A: I have found the system predictably filled with red tape, but overall, one of the smoother visa processes I’ve been through. Again, my school helped some with this, which I think is standard.


Q: Would you say that healthcare in Budapest is reliable? Any preferred clinics or advice for expats?

A: I am just now getting my health card, so I don’t have a lot of input on this yet. However, don’t let the appearance of the hospitals/clinics scare you—the doctors here are quite good, everything just looks like it’s about to collapse. Even in my required physical for teaching, though, they were very thorough.


Q: Did you secure a health insurance in your home or Budapest? What should be the essentials in the coverage for expats, in your opinion?

A: If you have a working visa here in Hungary, you will get a national healthcare card for the duration of your visa. I also have an International Teacher’s Card, which provides some emergency insurance. My husband does not have a working visa, but is technically here as my dependent, so he has traveler’s insurance that is not affiliated with Hungary. I would always recommend insurance!


Q: What was the most memorable about the packing and moving process to Budapest? Which was the mover you chose and how was your experience with them?

A: I didn’t have much notice before I started my job, so I remember it being quite frenzied. However, my husband I just brought two suitcases each—we didn’t hire a moving company at all! We have a furnished apartment, which is common, and much easier than bringing furniture. There’s also always IKEA J. I think moving overseas for the very first time, to Prague, was most memorable, in that we had to sell everything we owned—from toasters to cars to bikes!


Q: What is the biggest challenge that you have faced as a new expat?

A: This is a tough one, as I feel there are many small challenges, but often they are unexpected so they feel more dramatic at the moment. I think it’s been most difficult to adjust to my new job, as I am working with only Hungarian teachers in the classroom. We have clashed on both personal and professional levels, and I still don’t agree with some of their teaching methods—and I’m sure they feel the same. However, I am slowly building relationships so my experience in the classroom has improved.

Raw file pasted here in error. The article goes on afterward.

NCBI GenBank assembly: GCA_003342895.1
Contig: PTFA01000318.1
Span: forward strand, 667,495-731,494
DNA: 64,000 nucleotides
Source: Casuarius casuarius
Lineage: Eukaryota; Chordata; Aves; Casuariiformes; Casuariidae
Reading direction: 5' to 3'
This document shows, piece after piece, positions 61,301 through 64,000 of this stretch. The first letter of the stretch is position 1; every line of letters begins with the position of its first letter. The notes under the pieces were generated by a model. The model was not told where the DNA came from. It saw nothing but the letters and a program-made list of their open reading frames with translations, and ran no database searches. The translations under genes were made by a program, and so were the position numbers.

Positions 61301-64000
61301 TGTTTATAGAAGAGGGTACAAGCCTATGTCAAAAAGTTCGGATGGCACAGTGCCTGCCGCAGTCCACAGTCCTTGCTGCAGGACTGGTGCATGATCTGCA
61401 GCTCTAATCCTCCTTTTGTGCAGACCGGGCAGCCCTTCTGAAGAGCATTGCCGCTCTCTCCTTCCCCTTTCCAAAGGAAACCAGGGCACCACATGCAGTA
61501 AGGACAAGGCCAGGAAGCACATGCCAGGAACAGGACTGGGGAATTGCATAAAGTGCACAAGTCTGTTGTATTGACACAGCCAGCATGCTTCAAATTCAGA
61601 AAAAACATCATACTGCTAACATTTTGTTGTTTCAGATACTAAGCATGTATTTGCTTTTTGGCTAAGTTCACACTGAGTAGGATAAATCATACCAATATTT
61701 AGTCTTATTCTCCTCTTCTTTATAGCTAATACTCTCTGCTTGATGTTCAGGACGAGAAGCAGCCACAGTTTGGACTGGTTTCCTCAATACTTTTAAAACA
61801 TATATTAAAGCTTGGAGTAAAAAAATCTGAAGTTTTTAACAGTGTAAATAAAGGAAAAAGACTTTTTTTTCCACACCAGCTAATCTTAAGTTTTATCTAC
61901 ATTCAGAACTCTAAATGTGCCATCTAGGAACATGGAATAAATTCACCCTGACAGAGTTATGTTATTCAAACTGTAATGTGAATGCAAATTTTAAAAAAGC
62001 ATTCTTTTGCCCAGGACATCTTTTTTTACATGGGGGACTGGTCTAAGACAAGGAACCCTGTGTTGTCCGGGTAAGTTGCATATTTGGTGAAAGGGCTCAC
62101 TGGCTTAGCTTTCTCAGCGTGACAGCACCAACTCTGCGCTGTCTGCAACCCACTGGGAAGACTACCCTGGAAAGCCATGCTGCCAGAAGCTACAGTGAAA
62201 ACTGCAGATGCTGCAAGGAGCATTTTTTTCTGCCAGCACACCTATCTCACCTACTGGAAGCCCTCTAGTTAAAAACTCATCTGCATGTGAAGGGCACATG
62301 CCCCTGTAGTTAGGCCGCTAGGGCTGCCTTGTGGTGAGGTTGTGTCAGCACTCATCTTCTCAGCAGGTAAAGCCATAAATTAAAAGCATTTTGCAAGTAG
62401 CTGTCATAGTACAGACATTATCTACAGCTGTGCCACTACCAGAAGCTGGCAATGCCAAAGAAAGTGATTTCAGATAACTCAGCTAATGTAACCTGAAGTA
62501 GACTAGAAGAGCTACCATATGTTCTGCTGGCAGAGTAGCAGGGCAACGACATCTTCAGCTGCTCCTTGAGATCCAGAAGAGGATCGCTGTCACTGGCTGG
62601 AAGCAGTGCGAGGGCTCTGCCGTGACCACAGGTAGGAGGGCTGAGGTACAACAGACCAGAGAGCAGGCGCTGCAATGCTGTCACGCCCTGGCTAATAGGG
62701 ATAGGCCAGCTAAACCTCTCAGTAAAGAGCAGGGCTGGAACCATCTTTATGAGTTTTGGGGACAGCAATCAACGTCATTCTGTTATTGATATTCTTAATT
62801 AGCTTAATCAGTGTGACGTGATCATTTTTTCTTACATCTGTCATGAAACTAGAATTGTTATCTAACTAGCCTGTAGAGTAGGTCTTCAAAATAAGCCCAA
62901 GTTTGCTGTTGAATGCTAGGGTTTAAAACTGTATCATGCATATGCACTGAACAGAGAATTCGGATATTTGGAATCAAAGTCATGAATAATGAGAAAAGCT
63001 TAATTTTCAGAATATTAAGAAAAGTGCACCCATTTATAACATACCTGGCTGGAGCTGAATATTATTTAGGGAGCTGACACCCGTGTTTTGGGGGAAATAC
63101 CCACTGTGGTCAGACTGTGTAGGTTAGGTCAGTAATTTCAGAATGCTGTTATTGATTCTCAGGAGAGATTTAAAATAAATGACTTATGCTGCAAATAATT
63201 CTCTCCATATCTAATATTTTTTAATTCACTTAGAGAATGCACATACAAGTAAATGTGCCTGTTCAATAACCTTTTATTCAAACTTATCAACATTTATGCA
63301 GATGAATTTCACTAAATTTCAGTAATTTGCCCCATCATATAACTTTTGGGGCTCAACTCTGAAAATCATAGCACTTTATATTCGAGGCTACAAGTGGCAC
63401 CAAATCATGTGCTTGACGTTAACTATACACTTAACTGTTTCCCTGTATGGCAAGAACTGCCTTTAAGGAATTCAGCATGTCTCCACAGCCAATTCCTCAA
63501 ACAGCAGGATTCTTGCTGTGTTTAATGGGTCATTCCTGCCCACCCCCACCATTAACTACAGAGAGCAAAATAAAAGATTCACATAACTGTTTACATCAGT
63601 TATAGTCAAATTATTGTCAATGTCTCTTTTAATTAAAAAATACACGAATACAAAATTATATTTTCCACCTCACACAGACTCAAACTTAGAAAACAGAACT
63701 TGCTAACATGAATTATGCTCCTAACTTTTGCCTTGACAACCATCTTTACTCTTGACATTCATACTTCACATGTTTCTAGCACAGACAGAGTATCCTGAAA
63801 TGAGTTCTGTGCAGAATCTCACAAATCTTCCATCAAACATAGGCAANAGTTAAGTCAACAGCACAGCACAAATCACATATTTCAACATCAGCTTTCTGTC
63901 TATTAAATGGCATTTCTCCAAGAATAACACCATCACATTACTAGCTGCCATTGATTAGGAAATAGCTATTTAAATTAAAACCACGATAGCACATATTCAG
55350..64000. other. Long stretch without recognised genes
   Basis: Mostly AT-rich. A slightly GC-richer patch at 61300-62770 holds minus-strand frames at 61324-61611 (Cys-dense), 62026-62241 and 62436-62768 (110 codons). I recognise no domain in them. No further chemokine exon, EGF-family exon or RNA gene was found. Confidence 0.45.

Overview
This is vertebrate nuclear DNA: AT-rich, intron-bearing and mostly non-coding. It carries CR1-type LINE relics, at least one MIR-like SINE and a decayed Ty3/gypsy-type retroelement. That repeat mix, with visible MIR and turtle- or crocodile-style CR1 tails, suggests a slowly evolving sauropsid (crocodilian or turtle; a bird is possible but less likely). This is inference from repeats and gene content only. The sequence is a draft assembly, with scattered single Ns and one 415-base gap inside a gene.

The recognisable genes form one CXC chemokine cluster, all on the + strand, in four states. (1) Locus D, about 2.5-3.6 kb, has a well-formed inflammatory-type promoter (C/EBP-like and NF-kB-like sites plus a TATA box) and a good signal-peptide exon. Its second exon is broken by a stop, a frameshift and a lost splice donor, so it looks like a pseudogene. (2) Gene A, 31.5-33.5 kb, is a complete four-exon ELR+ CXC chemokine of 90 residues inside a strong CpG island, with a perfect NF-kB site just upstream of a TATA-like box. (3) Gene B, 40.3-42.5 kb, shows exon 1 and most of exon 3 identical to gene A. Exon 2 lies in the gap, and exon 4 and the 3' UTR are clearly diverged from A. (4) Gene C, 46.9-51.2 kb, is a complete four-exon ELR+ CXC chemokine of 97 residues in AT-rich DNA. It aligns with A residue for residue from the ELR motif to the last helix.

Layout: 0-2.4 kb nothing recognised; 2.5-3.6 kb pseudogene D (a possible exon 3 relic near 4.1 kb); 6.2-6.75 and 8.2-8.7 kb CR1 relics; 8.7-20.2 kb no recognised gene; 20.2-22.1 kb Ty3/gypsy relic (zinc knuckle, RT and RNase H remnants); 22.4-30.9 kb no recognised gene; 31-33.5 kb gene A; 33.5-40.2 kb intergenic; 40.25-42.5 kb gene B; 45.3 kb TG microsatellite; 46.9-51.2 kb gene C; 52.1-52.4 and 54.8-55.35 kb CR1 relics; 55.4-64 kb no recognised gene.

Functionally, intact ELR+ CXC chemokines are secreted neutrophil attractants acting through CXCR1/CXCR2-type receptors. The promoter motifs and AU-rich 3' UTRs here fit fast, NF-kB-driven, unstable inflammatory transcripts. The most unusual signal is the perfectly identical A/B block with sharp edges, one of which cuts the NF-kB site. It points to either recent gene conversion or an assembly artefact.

Q: What do you think are the positive and negative sides of living in Budapest?

A: Budapest is a big, gorgeous city with so much to offer, located in a great part of Europe. I love exploring the city and being ideally located in Europe to explore the rest of the continent as well. On the negative side, Hungary was strongly impacted by communism and recent political movements are affecting the country as we speak, so it can still seem quite gloomy, literally and metaphorically. One of my co-workers told me that the Hungarians don’t celebrate events, they commemorate—the two major holidays I’ve been here for having been about battles/uprisings that they didn’t win but were still important. So, that gives you an example of the mindset, which I can find difficult to deal with sometimes. Luckily now it’s spring here, and the city is coming to life!


Q: What are the best things to do in the area? Any particular recommendations for future expats?

A: There is so much to do in Budapest! You must go to the hot baths (Szechenyi is a good one), to Fisherman’s Bastion, to the castle, to Heroes Square, to Parlament. Try the wine, perhaps at DiVino Wine Bar, and you must try Hungarian goulash! Outside of Budapest, I absolutely love the little town of Eger, less than two hours away, which is known as the wine region of Hungary. Both Vienna and Bratislava are about two hours away by train as well—the possibilities for travel near and far are endless!


Q: Do you have plans to move to a different country or back home in the future?

A: I will be teaching in Budapest for at least one more year. After that, I have so much more of the world to see. My husband and I dream of being true nomads for a while and not having a home base. We will see! We miss living close to family, and there are always visa considerations when living overseas.


Q: What tips will you give to expats living in the country?

A: Explore the rest of the country! I rarely had heard anything about Hungary except for Budapest, and there are so many charming spots to discover. Also, learning the basics of the language will be a huge help. This will help you make Hungarian friends faster as well, which will enrich your experience.


Q: Do you have favourite websites or blogs about Budapest?

A: I love We Love Budapest. It’s a great resource!